In order to better identify the effective aspects of project communication, a research survey was sent to both creative professionals and clients to determine their attitudes with creative media projects. A supplementary case study was also conducted to further evaluate the development of this framework.
An online survey (available for view in the Capstone Report here) was sent to both creatives and clients with questions related to their experiences with creative media projects, as well as their feelings on the communication methods used in those projects.
Given the consistency of communication issues that many creatives and clients experience during a creative media project the expected results were inconsistencies in the attitudes towards effective communication between clients and customers.
The results of these surveys would most likely be improved and potentially changed with a larger sample size.
The surveys provided valuable insights into how clients and creatives view project communication and where gaps exist. One of these was with views of how client feedback should be given to creatives as well as how clients should be trained for project-related skills. Most clients felt that an in-person meeting was the most effective way to provide feedback to creatives, but creatives felt that email and the utilization of a web-based portal were more effective. The hand-off process and training technical skills to clients showed inconsistent attitudes, with clients preferring video walkthroughs and documentation, and creatives generally preferring in-person meetings.
Where these gaps exist, this framework will be more heavily weighted towards client preferences than creatives. As mentioned previously, a client-focused approach provides better results than a project-focused approach. Given that client referrals are the most valuable form of marketing and contribute to higher conversion rates, it is important to provide communication systems that allow a client to feel their needs are being met.
Among the survey respondents, there were overlaps with attitudes towards the exchange of factual information with both groups preferring email and a web-based portal. With certain discovery phase activities such as the kick-off meeting, there was also a shared preference towards emails and in-person meetings. The same applied post-deployment communication exchanges related to project maintenance activities.
The approach to building this communication framework will start with the attitudes and beliefs that both groups have in common as a foundation for building additional bridges to mutual understanding and communication.
During the Spring 2020 semester at the University of Hawaiʻi West Oʻahu, a student self-study project to redesign the UH System Academy for Creative Media website was used as a case study to determine how different styles of communication affect a client’s perceptions of the creative media process.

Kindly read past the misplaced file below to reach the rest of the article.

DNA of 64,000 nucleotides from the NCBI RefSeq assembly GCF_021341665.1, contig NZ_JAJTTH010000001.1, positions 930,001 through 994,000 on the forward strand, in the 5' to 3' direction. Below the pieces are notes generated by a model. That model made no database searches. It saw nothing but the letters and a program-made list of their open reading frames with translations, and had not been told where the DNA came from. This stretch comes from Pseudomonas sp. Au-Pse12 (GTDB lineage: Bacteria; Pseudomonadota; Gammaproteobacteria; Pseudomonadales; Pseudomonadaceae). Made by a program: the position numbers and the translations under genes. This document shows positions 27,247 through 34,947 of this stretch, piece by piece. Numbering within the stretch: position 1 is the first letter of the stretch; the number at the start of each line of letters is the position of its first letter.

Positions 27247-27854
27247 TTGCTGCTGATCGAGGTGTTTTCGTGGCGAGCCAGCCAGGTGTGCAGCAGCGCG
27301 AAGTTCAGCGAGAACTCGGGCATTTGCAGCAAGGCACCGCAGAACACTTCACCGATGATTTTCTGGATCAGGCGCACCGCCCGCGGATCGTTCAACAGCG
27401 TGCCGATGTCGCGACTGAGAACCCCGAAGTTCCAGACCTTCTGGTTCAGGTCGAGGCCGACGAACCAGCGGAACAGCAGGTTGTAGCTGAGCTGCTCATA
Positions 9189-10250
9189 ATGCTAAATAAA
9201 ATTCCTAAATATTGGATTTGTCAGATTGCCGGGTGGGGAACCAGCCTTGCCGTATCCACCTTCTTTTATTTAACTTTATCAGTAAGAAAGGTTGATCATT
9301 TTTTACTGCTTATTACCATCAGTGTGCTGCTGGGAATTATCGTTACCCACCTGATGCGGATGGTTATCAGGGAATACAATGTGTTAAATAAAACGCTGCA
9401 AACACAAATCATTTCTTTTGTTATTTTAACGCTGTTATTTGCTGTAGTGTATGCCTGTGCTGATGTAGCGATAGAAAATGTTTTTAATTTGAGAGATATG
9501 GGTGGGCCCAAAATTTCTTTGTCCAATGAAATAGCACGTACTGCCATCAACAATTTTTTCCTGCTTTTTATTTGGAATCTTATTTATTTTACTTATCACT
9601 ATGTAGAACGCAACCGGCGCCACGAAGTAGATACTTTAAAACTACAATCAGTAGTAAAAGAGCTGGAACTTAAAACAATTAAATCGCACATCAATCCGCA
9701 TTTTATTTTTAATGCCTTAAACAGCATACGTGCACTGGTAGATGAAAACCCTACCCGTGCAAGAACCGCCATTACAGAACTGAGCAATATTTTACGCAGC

During the first two months of the project, the communication was intentionally infrequent and non-responsive. Afterward the project communication transitioned to one that was proactive, frequent, and engaged. Towards the later parts of the project, a survey was sent to the client to determine their feelings and attitudes related to the communication process, comparing their experiences during each period of time.
Not surprisingly, the second part of the project yielded a more favorable project communication experience for the client. The client’s responses show that communication in Part 1 was considerably less satisfying than those in Part 2. Part 2 was also felt to be more effective with more progress being made.
The attribute the respondent felt contributed to most to lowering the quality of communication was a lack of information, while following a timeline was the attribute that made the project more helpful and easier. It is worth noting that while email communication was felt to be used the most often, the most effective method of communication was perceived as the web-based project portal.
During the first part, the client felt that the most helpful aspect of communication was in-person discussions, which is interesting due to the lack of in-person meetings during this period of time. This is also in alignment with the previously-mentioned client survey responses who felt that in-person meetings allowed them to be “heard”. During this period with very little communication, the ACM Website client felt they were not being heard.
During the second part, the respondent felt that a high frequency of communication and back-and-forth collaboration was most represented, which aligns with the consistent, proactive, and effective communication demonstrated during this time frame.
Based on this limited data set with a single case study respondent, it seems to corroborate the idea that specific forms of communication in creative media projects are not as important as the consistency with which they are utilized.
While these survey results may change based on a larger sample group it is still possible to make initial conclusions regarding a potential communication framework. Given the results of these three surveys, combined with research on methods of communication and project management, the next step is to craft a framework from which creative professionals may ensure (or create favorable conditions for) the success of their creative media projects and their client’s satisfaction with the communication process.